“The good fire, that’s for keeping the forest healthy, is a low intensity fire that burns along the forest floor, consumes small branches, leaves, young trees, and creates forests that are often described as sort of park-like,” says Field.
But since people have moved closer and closer into the forests where these natural blazes occur, policies have changed to suppress fire instead of letting it run its natural course. That means more and more fuel build up, to the point where even a tiny spark could set off a giant fiery chain. Combined with a changing climate that leads to longer and drier summer seasons, and the fact that people are mowing lawns, hosting barbecues, and starting their cars right by these forests means that the third ingredient—a touch of fire—is always lurking around the corner.
‘“If you suppress fire and ignite fire, guess what? You get big fires,” says Stephanie Pincetl, founding director of the California Center for Sustainable Communities at UCLA.
And suppressing flames doesn’t just amp up the risk for humans living in fire zones—in places that have been very tightly managed like the Sequoia National Forest, the trees aren’t able to bounce back without natural, low-level fires, Pincetl says.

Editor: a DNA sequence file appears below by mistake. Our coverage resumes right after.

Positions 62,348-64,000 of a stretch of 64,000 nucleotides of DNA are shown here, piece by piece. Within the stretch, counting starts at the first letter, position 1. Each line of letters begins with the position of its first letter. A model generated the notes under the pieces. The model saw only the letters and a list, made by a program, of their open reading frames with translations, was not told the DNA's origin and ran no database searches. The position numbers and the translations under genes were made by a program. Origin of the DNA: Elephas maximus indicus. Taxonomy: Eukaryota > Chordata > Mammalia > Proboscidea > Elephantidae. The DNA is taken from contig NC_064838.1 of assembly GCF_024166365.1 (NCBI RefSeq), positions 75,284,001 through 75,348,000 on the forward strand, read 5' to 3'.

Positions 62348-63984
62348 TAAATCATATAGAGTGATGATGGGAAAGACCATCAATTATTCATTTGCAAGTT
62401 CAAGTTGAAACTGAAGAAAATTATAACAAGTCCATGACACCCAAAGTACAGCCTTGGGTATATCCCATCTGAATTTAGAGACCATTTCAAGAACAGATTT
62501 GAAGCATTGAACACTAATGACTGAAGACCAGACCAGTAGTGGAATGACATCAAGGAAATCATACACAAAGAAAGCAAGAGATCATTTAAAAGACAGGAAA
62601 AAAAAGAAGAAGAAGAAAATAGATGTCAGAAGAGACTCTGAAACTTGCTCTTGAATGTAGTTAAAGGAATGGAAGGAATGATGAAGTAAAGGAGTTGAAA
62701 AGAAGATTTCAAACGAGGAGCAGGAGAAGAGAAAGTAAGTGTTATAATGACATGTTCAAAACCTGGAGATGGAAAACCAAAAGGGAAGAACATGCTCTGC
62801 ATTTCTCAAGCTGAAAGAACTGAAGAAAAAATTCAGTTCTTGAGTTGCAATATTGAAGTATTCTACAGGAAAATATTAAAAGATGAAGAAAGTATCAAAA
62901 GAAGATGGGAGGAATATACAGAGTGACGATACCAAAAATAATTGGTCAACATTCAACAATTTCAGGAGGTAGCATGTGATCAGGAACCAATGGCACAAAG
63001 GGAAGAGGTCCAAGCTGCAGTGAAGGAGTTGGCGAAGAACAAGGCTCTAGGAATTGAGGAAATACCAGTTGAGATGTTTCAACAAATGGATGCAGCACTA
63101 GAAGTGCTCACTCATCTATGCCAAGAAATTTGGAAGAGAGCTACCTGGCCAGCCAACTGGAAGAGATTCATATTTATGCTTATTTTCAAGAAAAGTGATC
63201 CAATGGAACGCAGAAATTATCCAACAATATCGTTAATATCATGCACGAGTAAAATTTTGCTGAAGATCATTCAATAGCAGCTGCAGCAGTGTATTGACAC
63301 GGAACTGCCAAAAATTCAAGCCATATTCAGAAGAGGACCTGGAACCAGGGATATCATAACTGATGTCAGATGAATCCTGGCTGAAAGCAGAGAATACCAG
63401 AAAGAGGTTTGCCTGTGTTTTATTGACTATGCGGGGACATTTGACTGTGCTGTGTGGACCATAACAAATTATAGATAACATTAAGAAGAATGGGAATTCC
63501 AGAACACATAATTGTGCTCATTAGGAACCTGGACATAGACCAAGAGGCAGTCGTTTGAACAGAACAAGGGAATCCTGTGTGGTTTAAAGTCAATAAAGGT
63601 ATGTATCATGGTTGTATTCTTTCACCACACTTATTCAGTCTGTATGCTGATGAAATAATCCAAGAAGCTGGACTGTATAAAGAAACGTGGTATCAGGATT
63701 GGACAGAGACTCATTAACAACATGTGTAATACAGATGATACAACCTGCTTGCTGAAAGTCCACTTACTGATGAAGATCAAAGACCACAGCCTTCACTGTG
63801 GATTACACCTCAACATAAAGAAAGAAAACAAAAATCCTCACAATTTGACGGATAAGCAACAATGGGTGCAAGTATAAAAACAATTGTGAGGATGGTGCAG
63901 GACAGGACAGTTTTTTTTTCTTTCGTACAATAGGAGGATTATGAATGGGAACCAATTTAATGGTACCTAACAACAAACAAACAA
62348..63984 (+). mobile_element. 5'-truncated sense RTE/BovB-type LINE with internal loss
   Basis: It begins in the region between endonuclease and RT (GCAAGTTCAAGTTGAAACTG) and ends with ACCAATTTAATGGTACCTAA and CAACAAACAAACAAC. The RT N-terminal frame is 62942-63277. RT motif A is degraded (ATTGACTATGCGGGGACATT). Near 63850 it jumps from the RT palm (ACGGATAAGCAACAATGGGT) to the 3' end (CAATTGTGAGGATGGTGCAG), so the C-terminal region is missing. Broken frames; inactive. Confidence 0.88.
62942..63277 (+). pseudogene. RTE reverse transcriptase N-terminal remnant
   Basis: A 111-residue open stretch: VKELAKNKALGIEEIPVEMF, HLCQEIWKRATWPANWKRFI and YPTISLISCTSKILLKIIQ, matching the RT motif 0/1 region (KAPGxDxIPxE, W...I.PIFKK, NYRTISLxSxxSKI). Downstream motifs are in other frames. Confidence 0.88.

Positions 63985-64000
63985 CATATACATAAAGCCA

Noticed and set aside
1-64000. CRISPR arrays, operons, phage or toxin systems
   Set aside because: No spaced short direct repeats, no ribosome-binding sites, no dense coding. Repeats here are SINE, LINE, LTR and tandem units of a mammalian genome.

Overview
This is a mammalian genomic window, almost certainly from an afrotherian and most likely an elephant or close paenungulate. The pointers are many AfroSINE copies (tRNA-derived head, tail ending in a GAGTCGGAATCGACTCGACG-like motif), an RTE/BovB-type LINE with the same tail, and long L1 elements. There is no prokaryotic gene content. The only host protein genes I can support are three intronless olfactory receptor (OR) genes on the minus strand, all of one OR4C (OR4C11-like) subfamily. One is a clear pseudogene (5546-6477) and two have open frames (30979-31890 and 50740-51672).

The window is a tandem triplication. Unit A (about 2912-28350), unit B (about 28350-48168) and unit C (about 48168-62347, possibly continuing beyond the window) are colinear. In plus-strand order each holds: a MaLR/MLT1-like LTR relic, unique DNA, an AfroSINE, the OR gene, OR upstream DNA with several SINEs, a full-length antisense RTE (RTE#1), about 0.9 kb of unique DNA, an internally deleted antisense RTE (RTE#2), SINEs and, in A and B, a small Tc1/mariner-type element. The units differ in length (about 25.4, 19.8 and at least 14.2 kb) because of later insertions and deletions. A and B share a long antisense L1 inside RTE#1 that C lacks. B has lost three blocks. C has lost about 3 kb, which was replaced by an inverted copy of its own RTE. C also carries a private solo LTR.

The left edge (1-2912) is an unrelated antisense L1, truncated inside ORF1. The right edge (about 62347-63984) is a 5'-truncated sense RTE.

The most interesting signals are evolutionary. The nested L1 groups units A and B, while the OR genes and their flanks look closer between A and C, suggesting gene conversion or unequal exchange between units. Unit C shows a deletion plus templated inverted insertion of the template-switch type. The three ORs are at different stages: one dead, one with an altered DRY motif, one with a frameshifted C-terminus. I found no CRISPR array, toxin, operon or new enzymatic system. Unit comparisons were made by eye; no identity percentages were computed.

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Over the past couple of decades, the areas at risk of forest fires have doubled, and fire seasons have lengthened across over a quarter of the Earth’s vegetated surface. And that’s not just in typically hot regions of the world—just last year, parts of the North Pole, which is warming faster than anywhere else on the planet, experienced the worst fire season in 60 years with one Russian town becoming the first place above the Arctic circle to hit over 100 degrees Fahrenheit.
In the wet rainforests of the Amazon, fires have surged in the past couple of years. Looking back, 2019 was a particularly rough year for wildfires—as fires burned through 80 percent more rainforest than in the year before. Communities that normally escape the West Coast’s summer scorches were razed to the ground last year in Lake Madrone, California and Scio, Oregon.
Wildfire preparation at home and in the community
Even if you live in a risky corner of the country, there’s a lot that you can do as an individual—and even more that you can do as a community—to protect yourself, your family, and your neighbors from the most severe impacts of wildfires. For starters, making sure that all new buildings use the latest fire-safe building codes mandated by the state.